Yangon/Jakarta/Brussels, 1 October 2013

Impact Note / Asia

Favourites of 2017: International Crisis Group on Myanmar

Originally published in Lowy Institute

Looking back at 2017, Australia's Lowy Institute and contributors to its Lowy Interpreter website offer a selection of their favourite articles, books, films and TV programs of the year. This post, written by independent researcher Elliot Brennan, is part of the Favourites of 2017 debate thread and praises the role of Crisis Group's research in and analytical reports about Myanmar.

In a year of such mud and murk in Myanmar, far too little commentary has been well informed, balanced or timely.

Myanmar’s ballooning Facebook effect, which in 2015 emboldened many to vote in Aung San Suu Kyi’s landslide election victory, had a more sinister influence in the proliferation of hate speech in 2017. This ultimately led to conditions for what appears to have become the most deadly few months in modern Myanmar’s history.

There were few sources of consistently accurate and balanced information in the immensely emotional environment in which Myanmar exists for among news media, rights activists and too many casual analysts. That is an indictment on the state of commentary and the susceptibility to hyperbolic and emotive social media. Moreover, it has been wholly destructive in finding the solutions that such thorny problems need.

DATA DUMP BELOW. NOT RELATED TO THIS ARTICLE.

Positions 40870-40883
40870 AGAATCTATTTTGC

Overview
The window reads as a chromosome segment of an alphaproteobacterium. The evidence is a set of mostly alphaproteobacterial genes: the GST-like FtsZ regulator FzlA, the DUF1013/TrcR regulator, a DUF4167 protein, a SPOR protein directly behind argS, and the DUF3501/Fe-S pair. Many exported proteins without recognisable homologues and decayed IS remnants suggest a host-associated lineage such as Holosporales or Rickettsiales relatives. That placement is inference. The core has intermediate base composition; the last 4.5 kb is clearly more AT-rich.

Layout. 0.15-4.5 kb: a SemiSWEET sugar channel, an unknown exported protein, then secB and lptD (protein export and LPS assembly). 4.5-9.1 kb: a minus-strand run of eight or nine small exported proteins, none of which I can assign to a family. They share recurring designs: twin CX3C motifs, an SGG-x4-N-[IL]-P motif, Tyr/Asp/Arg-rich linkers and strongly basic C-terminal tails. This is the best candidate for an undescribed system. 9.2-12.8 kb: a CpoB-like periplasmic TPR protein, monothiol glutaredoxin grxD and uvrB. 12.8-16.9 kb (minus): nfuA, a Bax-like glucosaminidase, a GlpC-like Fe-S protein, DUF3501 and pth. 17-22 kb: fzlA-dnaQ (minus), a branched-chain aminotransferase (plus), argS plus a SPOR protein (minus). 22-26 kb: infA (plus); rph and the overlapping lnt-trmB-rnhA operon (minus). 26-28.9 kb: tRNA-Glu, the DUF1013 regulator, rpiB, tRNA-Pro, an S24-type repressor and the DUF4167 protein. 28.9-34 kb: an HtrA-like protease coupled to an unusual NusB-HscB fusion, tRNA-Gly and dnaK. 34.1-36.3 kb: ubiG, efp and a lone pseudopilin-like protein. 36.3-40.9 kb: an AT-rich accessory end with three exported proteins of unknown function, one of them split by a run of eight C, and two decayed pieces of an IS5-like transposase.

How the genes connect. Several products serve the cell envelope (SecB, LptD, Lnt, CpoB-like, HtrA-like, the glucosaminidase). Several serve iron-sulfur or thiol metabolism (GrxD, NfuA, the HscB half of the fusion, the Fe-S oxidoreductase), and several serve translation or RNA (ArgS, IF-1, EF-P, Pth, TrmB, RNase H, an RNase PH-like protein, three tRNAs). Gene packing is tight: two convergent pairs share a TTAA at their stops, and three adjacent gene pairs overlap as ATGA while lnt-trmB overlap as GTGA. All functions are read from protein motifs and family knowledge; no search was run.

International Crisis Group has consistently cut through this echo chamber. Their nuanced and balanced reports on Myanmar have been a bedrock in a sea of false, misleading or downright dangerous reporting and advocacy from all sides. To their credit, the timely papers by ICG on the situation in Rakhine state, the Arakan Rohingya Salvation Army, as well as Myanmar’s politics more generally, have proved distressingly prophetic. The reports are essential reading for anyone wanting to comment on Myanmar’s politics or the devastating events that have unfolded this year.

In 2018, we will no doubt need to find more oracles of balance and considered wisdom, lest Facebook and other more intentionally malign actors gobble up more of the hard-fought successes in the region and beyond.